Job Scorecard 101. Episode #1


The basis for a good job description is the Job Scorecard – the theoretical definition of an A Player. The Job Scorecard is not only the blueprint for your hiring process. The Job Scorecard serves as a continuous improvement tool during the ongoing learning process. In this series of episodes, we share our experiences and best practices, which we have gained during implementation projects.

Episode #1: Structure the Job Scorecard … and with it the employee development interview

What aspects need to be considered when deciding on using the Job Scorecard during the development interviews? The goal is to provide a scorecard that is well structured, provides clear expectations and is understood by all parties. Get started with defining the categories to be included in the scorecard.

The default Job Scorecard includes the following categories:

  • VALUES :: Living Our Core Values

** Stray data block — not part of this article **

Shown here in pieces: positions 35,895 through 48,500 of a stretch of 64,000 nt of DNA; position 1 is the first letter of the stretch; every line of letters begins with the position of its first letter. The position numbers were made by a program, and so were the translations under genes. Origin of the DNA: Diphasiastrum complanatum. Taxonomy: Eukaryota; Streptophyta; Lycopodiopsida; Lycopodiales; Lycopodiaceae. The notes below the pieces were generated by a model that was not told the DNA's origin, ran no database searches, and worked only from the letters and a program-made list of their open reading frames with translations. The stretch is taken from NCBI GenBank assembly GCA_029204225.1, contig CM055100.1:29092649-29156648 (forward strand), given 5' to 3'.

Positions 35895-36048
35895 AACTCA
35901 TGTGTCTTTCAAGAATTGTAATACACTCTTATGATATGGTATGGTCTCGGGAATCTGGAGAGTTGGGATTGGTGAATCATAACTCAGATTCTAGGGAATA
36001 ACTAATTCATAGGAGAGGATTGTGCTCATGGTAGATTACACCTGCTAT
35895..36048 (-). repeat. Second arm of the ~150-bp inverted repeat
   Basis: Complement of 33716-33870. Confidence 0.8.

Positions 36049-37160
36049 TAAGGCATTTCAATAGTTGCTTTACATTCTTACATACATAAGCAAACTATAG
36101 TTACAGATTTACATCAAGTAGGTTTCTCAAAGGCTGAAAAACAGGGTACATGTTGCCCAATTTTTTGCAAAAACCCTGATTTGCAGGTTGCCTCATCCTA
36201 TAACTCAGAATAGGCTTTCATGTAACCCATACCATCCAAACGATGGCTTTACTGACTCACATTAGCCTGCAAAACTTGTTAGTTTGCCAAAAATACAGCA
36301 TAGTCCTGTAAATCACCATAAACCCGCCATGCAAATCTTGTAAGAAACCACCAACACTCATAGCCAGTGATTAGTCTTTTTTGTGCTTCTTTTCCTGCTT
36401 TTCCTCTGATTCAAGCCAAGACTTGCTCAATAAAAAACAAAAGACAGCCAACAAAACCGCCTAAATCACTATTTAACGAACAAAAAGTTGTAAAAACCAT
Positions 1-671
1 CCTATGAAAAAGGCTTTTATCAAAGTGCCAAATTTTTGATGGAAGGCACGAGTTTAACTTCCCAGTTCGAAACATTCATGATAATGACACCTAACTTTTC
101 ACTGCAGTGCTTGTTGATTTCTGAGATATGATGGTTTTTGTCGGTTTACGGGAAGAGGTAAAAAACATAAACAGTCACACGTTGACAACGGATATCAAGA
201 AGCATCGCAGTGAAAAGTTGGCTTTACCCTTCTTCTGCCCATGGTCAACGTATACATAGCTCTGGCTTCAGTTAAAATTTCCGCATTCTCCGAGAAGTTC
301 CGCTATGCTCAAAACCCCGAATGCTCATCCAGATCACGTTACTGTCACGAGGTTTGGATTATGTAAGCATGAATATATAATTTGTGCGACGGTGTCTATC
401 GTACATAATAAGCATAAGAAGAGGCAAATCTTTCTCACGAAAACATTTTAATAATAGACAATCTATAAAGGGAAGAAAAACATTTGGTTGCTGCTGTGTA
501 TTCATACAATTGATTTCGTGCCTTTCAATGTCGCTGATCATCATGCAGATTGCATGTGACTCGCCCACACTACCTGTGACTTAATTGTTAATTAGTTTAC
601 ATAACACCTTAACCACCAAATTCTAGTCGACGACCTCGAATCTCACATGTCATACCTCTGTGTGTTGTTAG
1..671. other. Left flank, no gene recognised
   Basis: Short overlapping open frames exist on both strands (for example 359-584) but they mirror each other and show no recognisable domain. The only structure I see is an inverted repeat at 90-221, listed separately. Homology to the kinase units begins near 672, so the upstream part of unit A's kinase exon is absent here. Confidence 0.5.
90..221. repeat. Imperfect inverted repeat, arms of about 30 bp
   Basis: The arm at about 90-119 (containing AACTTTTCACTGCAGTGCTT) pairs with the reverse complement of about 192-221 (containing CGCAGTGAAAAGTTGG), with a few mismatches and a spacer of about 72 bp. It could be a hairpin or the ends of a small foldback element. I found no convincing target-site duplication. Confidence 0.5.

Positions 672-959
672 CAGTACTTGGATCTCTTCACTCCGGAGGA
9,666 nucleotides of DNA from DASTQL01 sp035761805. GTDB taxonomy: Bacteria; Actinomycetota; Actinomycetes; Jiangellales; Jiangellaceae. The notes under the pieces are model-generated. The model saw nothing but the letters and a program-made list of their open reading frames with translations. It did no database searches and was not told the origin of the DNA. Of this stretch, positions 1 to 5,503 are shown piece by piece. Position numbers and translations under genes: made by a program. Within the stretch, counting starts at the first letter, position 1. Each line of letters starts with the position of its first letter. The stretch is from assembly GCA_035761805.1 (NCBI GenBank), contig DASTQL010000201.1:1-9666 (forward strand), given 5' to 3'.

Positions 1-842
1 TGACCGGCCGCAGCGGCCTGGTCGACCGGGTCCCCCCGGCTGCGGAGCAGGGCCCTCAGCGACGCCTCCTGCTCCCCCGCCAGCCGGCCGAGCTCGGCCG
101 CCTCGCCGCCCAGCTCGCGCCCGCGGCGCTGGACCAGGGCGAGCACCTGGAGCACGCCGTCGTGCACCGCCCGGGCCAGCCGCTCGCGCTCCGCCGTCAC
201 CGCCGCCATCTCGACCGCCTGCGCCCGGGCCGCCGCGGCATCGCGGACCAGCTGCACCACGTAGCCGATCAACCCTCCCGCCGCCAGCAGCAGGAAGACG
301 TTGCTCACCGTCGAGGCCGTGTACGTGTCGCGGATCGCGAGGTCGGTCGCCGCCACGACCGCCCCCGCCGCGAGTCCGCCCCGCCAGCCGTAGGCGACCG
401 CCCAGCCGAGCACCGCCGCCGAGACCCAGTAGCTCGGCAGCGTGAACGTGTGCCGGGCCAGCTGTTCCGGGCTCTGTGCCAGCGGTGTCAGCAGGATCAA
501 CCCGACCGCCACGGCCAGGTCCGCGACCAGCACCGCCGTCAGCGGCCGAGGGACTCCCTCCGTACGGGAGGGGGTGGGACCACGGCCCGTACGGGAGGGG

• RESPONSIBILITIES :: Key Responsibilities
  • BEHAVIOR :: Leadership and Expected Behavior
  • KNOWLEDGE :: Knowledge and Technical Skills
  • KEY RESULTS :: Expected Outcome (KPIs)
Job Scorecard - Example

Job Scorecard – Example


Go through the default categories and consider whether the category is needed, whether the order fits and whether the term is understood correctly. Using the example of “Living Our Core Values” – has your company defined core values? Are the core values known to all employees and are the core values lived out by the teams? If not, deactivate the core values for now and add them to the scorecard at a later time.

Do you need additional categories? Examples from the Personal Scorecard are:

  • DREAMS :: Things I Dream Of
  • STOP DOING :: Stop Doing List

There is just one more thing  you should set up before you start creating the first role description. How long should the interval between interviews be? The scorecard can be used monthy, quarterly, annually or whenever you need to have a conversation with your people.

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